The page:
Officer Hans Walleser stares intently at the “suspect” during his pheasant poaching simulation. Eye contact with the suspect is very important as it sends the message of confidence and determination. This particular aspect of persuasion is practiced over and over during the two-day training. Redundancy has always been highly correlated with retention whether created in participating or observer roles. By concentrating on one topic, interrogation stamina, in differing ways throughout the course, “procedural memory” is created. This type of recall is scientifically linked to individual skill and habit formation making future similar tasks reasonably automatic and reflexive. Procedural memory has a strong tendency to pre-determine how we respond, answer or retort in a given situation; in the case of a difficult interrogation, how to keep going. When the interrogator “hits the wall” this memory is what we want the officer to access; their training, the memory of how to endure.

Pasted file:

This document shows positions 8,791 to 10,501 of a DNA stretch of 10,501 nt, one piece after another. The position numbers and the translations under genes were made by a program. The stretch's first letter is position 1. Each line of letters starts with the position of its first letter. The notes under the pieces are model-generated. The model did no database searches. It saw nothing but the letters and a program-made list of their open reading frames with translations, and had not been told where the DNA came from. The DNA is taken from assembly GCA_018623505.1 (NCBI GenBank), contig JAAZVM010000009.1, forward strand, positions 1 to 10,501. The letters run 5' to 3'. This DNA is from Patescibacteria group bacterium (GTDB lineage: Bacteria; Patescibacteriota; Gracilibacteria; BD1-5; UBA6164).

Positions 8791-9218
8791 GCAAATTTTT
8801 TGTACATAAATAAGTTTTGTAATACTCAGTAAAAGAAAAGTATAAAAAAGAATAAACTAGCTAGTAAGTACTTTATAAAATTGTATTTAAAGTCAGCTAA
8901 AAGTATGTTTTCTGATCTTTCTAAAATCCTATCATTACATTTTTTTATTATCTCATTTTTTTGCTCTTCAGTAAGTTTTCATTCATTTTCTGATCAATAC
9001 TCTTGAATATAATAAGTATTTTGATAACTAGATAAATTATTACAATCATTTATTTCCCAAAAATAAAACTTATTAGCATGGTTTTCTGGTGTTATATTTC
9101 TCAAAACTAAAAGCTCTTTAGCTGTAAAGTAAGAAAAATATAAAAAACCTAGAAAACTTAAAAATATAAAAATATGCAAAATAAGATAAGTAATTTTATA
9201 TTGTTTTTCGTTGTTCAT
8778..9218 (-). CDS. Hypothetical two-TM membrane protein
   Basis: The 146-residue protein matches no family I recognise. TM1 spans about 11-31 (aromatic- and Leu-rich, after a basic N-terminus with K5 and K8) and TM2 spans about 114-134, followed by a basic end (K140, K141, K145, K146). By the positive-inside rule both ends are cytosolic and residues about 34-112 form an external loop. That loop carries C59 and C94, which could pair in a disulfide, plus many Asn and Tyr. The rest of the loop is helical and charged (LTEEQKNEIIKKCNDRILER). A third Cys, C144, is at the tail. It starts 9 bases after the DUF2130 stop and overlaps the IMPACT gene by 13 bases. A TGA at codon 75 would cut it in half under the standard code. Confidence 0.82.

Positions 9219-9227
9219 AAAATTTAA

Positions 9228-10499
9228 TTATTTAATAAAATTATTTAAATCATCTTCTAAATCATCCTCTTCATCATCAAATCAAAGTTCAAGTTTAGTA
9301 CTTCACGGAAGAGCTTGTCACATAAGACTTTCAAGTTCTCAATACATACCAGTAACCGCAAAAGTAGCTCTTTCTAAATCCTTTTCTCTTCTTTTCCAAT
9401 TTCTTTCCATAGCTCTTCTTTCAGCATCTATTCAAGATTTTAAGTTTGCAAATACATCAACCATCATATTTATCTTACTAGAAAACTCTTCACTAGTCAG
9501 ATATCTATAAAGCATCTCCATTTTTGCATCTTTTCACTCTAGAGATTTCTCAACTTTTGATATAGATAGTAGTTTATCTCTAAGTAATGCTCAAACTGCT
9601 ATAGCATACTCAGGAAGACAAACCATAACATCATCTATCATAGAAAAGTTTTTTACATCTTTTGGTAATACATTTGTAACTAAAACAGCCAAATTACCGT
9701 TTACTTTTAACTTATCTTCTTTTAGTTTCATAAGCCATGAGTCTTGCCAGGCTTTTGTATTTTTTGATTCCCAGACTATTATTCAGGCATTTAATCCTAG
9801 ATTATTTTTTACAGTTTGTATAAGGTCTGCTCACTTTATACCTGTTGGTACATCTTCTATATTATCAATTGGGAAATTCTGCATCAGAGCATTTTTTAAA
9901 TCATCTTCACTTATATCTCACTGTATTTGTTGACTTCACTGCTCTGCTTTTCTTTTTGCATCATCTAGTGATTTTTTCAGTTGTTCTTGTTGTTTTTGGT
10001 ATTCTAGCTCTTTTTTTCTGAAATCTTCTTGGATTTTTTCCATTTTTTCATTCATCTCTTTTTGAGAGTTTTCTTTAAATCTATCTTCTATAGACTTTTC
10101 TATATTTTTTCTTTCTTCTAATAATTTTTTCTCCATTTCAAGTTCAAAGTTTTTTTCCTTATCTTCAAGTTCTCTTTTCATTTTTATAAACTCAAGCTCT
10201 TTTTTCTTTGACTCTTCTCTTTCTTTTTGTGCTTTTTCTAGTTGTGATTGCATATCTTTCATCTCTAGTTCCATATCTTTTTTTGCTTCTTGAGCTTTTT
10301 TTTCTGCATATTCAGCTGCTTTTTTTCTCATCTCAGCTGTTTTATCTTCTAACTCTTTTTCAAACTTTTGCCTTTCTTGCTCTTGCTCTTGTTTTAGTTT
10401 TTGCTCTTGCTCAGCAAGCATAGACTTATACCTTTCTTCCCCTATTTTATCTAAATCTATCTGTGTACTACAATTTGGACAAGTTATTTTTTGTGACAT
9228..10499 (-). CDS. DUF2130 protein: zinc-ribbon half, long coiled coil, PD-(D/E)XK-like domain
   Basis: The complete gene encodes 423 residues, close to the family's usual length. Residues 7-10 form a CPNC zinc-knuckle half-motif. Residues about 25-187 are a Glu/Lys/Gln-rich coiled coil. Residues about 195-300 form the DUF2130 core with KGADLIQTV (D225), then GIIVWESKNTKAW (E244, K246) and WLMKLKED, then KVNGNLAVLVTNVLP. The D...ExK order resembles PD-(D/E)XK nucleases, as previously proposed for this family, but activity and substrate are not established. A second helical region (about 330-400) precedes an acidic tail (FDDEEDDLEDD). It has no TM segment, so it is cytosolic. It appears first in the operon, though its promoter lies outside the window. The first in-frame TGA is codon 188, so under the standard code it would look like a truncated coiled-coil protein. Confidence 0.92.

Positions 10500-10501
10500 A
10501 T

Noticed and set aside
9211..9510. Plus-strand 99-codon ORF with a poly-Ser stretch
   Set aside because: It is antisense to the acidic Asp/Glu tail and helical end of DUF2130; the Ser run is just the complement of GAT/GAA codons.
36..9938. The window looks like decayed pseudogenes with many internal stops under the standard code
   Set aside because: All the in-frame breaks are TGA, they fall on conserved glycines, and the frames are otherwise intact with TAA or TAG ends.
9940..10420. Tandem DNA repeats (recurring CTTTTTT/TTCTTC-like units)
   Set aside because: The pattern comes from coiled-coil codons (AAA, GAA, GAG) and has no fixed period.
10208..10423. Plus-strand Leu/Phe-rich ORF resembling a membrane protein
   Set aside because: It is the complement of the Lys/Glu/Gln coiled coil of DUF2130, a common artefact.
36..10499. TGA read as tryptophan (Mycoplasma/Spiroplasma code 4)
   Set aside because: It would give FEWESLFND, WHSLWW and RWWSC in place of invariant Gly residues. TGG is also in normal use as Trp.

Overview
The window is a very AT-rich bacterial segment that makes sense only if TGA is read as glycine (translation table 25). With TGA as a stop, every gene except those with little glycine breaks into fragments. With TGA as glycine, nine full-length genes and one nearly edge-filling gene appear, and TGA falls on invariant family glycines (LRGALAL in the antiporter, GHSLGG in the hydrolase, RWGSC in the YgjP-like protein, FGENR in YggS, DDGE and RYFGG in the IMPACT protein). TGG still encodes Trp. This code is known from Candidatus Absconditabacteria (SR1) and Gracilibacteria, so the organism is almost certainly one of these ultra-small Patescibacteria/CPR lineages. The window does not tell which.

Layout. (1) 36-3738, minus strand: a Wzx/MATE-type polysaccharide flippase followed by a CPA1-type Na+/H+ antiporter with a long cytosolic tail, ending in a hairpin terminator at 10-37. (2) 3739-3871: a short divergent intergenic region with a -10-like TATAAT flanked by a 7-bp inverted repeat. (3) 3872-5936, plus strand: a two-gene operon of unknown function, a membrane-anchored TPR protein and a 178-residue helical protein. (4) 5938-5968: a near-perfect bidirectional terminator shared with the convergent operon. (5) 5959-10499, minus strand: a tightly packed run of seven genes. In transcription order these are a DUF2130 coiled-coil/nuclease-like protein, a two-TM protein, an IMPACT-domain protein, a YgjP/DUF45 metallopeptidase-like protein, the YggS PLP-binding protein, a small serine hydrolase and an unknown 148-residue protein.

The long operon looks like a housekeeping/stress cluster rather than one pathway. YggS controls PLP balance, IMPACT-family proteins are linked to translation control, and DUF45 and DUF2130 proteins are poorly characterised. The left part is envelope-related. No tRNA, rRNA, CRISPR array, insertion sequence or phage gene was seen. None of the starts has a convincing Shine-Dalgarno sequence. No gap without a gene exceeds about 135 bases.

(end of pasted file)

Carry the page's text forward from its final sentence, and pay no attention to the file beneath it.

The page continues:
Following each simulation, the officer is given a candid critique from their peers and the instructor. These critiques are extremely important as each of us rarely know how we “really” appear while engaged in the process of interrogation.